Monterey Jack is semi-hard cow's milk cheese from California in the United States. Monterey Jack is usually white in color, has a high moisture content (but not more than 44% by USDA standards), and melts well. In taste it is usually mild, a little buttery, with a slight tanginess. Because of its mild flavor (and its history) it is used often in Mexican food and in Spanish-inspired California cuisine.
Monterey Jack is aged about 6 weeks. Young Monterey Jack is somewhat perishable, and should be eaten within a few weeks of purchasing. There is an aged variety of Monterey Jack called Dry Jack that has a longer shelf life.
Monterey Jack has lower levels of tyramine, a compound in many cheeses that is associated with headaches, than most cheeses. This makes Monterey Jack a good cheese choice for migraine sufferers.
There are many theories of the invention of Monterey Jack. Perhaps the most likely is that the cheese was first made by Mexican Franciscan friars in Monterey, California, in the 17 and 1800's. This was before California was a part of the United States, and was still a part of Mexico. These Spanish friars would have brought cheese knowledge with them from Spain. Their cheese was called Queso de Pais.
Some historians believe that Monterey Jack is a descendant of the semi-hard Italian cheeses made by the ancient Romans. The Mexican friars learned their cheesemaking in Spain, and their ancestors in turn learned from the ancient Romans.
A businessman in the 1800's named David Jack started to market the cheese, calling it Jack's cheese. He sold his cheese to grocers in San Francisco, who in turn called it Jack's Monterey cheese or Monterey Jack's. Eventually the cheese became known as Monterey Jack.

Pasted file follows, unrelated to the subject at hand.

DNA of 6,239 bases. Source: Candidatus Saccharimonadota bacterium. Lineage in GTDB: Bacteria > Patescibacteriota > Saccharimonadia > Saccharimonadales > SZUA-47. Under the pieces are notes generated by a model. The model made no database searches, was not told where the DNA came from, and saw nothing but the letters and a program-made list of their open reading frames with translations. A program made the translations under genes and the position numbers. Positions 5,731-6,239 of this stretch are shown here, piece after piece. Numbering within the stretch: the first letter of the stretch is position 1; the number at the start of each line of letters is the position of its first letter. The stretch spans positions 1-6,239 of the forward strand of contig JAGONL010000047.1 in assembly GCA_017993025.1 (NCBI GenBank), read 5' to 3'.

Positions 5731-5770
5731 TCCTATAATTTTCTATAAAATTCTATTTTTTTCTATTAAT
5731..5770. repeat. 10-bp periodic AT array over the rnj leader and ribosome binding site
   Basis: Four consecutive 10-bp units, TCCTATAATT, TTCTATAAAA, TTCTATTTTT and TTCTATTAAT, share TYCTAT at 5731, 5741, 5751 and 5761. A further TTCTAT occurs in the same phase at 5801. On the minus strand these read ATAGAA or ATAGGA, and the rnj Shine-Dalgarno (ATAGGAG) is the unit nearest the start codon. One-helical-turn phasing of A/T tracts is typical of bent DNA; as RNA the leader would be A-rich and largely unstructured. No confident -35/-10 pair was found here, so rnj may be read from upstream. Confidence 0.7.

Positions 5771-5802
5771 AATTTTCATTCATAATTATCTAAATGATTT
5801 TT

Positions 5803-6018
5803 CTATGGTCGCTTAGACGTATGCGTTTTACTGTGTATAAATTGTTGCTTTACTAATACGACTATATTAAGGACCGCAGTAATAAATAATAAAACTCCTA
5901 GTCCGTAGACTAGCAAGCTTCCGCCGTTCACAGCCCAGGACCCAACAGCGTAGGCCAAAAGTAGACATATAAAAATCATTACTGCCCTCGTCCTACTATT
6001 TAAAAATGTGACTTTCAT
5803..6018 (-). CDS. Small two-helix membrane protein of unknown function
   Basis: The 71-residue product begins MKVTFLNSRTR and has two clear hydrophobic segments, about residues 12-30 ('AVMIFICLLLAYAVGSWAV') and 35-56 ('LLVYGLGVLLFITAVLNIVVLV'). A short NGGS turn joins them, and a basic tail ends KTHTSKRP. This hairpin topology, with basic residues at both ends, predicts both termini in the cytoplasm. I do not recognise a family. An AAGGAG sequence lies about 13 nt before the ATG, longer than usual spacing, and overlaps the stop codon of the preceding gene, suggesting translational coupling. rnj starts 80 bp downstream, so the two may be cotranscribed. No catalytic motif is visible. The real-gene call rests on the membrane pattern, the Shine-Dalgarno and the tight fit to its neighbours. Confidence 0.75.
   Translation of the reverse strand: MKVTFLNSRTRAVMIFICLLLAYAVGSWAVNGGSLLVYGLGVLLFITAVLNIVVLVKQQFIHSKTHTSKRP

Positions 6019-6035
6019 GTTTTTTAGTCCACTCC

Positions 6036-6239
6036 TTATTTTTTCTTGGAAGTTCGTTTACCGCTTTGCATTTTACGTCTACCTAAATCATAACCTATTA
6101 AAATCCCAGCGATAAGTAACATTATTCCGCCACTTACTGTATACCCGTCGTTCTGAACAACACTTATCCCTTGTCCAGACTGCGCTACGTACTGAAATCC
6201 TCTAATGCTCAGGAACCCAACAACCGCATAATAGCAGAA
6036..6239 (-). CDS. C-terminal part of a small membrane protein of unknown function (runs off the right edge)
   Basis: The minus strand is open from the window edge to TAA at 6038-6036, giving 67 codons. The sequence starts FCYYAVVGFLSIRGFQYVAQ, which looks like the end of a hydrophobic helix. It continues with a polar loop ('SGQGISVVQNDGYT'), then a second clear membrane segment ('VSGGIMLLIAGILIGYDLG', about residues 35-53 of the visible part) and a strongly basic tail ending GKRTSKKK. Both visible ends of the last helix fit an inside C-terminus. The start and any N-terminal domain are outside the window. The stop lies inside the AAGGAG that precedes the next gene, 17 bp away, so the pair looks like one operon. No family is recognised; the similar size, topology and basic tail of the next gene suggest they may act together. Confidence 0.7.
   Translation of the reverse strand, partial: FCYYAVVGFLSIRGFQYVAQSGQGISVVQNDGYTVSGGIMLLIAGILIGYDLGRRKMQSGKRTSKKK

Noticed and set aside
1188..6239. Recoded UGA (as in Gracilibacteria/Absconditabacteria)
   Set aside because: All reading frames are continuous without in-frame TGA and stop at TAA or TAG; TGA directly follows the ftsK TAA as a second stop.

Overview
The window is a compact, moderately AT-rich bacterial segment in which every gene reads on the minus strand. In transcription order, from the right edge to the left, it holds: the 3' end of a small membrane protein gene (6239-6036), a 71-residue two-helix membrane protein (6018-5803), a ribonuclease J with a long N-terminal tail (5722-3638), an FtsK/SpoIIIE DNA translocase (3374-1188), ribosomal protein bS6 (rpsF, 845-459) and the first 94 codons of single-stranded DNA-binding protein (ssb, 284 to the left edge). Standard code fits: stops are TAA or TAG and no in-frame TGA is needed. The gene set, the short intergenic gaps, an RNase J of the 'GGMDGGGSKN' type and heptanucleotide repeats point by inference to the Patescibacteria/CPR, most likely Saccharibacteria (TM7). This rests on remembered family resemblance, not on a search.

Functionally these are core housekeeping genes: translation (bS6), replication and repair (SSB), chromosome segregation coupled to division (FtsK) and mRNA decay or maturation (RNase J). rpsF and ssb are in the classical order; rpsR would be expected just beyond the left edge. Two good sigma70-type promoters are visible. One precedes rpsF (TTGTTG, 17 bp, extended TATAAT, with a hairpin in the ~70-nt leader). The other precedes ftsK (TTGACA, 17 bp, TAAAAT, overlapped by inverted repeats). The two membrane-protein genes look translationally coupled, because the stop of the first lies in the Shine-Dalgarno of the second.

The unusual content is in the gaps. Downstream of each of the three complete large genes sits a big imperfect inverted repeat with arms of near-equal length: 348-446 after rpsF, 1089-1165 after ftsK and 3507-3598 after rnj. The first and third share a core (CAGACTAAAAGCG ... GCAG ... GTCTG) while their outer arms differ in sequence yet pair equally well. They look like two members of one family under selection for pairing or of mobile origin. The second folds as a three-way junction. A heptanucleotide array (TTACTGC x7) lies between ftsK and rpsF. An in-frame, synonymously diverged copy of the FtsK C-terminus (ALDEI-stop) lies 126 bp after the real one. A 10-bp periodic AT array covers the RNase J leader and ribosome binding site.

There are many other claims to who invented Jack cheese. One claim is that a woman named Dona Juana Cota de Boronda made the cheese and sold it to David Jack, who then in turn marketed the cheese elsewhere. Those who believe that claim state the cheese wasn't named after David Jack, but rather after a vice, called a jack by Dona Boronda, to press the cheese. Another similar claim is that a man named Domingo Pedrazzi first created the cheese. Pedrazzi allegedly used a house jack to press the cheese.
David Jack was the first to market it successfully.
Monterey Jack is sometimes combined with Colby to make Colby-Jack (sometimes called Co-Jack).
Pepper Jack is made by adding small pieces of spicy peppers to the cheese curd during production. It is sometimes called Jalepeño Jack.
Sonoma Jack is made from Sonoma County, California, about 190 miles north of Monterey.
Some artisanal and small-scale cheese makers call their cheese Sonoma Jack or California Jack to distinguish it from the mass-produced Monterey Jack found in normal grocery stores.
An aged version called Dry Jack is used for grating, similar to Parmesan. Dry Jack is aged at least 7 -10 months. The longer it is aged the more of a deep golden yellow color it develops. It's flavor is comparable to a well-aged cheddar.
Depending on which historian you want to believe, Dry Jack was invented during World War II because hard Italian grating cheeses were difficult to obtain due to an embargo against Italy. Another version of the story has Dry Jack being discovered accidentally during the First World War by a cheese wholesaler from San Francisco named D. F. DeBernardi, who left some oversupply of Monterey Jack in storage too long.
Dry Jack is difficult to find outside of California. (It's not very common inside of California, either.) In our "Where to Buy" section we list 3 different places to find it online.
The U.S. Department of Agriculture has published Standards for Grades of Monterey Cheese. (Kind of a boring read, actually, unless you are a cheesemaker.)
Where to buy
You can buy several varieties of Monterey Jack online at amazon.com. They even have an Australian version named Aussie Jack.
If you are looking for the rare treat Dry Jack (pictured to the right), the following sites have Dry Jack.